Kingstonians marched Sunday to raise awareness and funds to fight a little known form of blood cancer, multiple myeloma, a disease that attacks and kills bone marrow in the body.
About 50 people showed up to support the very first edition of the Kingston Multiple Myeloma March, at Newlands Pavilion in Kingston, Ont.
“I’m in remission,” says Claudia Trost, a 58-year-old survivor of multiple myeloma.
“Multiple myeloma is a black cancer and it is not curable, but it’s treatable,” Trost added.
As part of her cancer treatment, in October 2018, Trost was infused with her own stem cells removed from her blood, prior to several rounds of chemotherapy.
When her stem cells were reintroduced into her blood, the cells grew, helping the patient to recover, protecting the bone marrow.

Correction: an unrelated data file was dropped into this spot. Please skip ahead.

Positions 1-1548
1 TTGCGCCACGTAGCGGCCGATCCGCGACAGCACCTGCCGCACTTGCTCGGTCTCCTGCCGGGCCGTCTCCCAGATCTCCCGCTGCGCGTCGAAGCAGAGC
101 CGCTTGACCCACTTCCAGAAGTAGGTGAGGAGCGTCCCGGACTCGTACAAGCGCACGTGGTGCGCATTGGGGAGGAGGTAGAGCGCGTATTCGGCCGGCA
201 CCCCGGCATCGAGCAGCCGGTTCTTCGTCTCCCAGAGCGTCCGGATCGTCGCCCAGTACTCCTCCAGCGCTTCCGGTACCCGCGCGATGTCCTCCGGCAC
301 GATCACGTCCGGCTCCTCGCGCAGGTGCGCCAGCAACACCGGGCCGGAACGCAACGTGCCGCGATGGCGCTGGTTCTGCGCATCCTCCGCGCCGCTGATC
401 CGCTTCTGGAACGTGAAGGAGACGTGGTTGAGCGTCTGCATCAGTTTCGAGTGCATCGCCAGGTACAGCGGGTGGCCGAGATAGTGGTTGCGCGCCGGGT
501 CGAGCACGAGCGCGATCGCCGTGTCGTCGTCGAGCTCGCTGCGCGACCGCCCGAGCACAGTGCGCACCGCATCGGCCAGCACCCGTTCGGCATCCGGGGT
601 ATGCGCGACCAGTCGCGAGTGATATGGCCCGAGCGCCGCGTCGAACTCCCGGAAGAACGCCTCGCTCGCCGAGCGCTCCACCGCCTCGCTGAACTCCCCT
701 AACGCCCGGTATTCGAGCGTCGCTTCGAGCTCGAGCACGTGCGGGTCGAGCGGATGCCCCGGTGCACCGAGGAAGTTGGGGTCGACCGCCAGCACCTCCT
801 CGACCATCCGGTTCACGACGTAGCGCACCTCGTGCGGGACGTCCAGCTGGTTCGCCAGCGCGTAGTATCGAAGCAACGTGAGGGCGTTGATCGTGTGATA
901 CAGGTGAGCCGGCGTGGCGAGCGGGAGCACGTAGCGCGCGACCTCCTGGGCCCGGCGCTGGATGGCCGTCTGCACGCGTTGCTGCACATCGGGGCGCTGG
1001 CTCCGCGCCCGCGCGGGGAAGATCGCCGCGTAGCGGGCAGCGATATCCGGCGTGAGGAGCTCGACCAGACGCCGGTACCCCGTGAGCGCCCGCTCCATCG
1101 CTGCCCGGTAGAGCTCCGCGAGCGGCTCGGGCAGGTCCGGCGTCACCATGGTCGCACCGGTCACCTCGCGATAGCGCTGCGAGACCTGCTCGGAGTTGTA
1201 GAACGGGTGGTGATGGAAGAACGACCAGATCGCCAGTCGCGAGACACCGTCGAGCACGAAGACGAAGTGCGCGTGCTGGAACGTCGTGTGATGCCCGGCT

That treatment extended the life of the patient.
“With the stem-cell transplant, they are talking about five years,” says Trost of her expected life span before her next transplant. “But I met, at an international conference, so many people — some 10-, 15-, 20-years in remission.”
“So we really don’t know, we just hope as long as possible.”
Every day, eight Canadians are diagnosed with multiple myeloma, and in spite of the growing prevalence of the disease, it remains relatively unknown.
With the support of Myeloma Canada and participants from both the Kingston and the Prince Edward County support groups, this “march of awareness” and fundraiser is one of 28 communities across the country participating this month.
“Today we are raising money as well for research, and we see in the last (few) years, many more medications came on the market, which increased our quality of life and extended our life as well,” Trost said.
The first Kingston Multiple Myeloma March raised close to $10,000.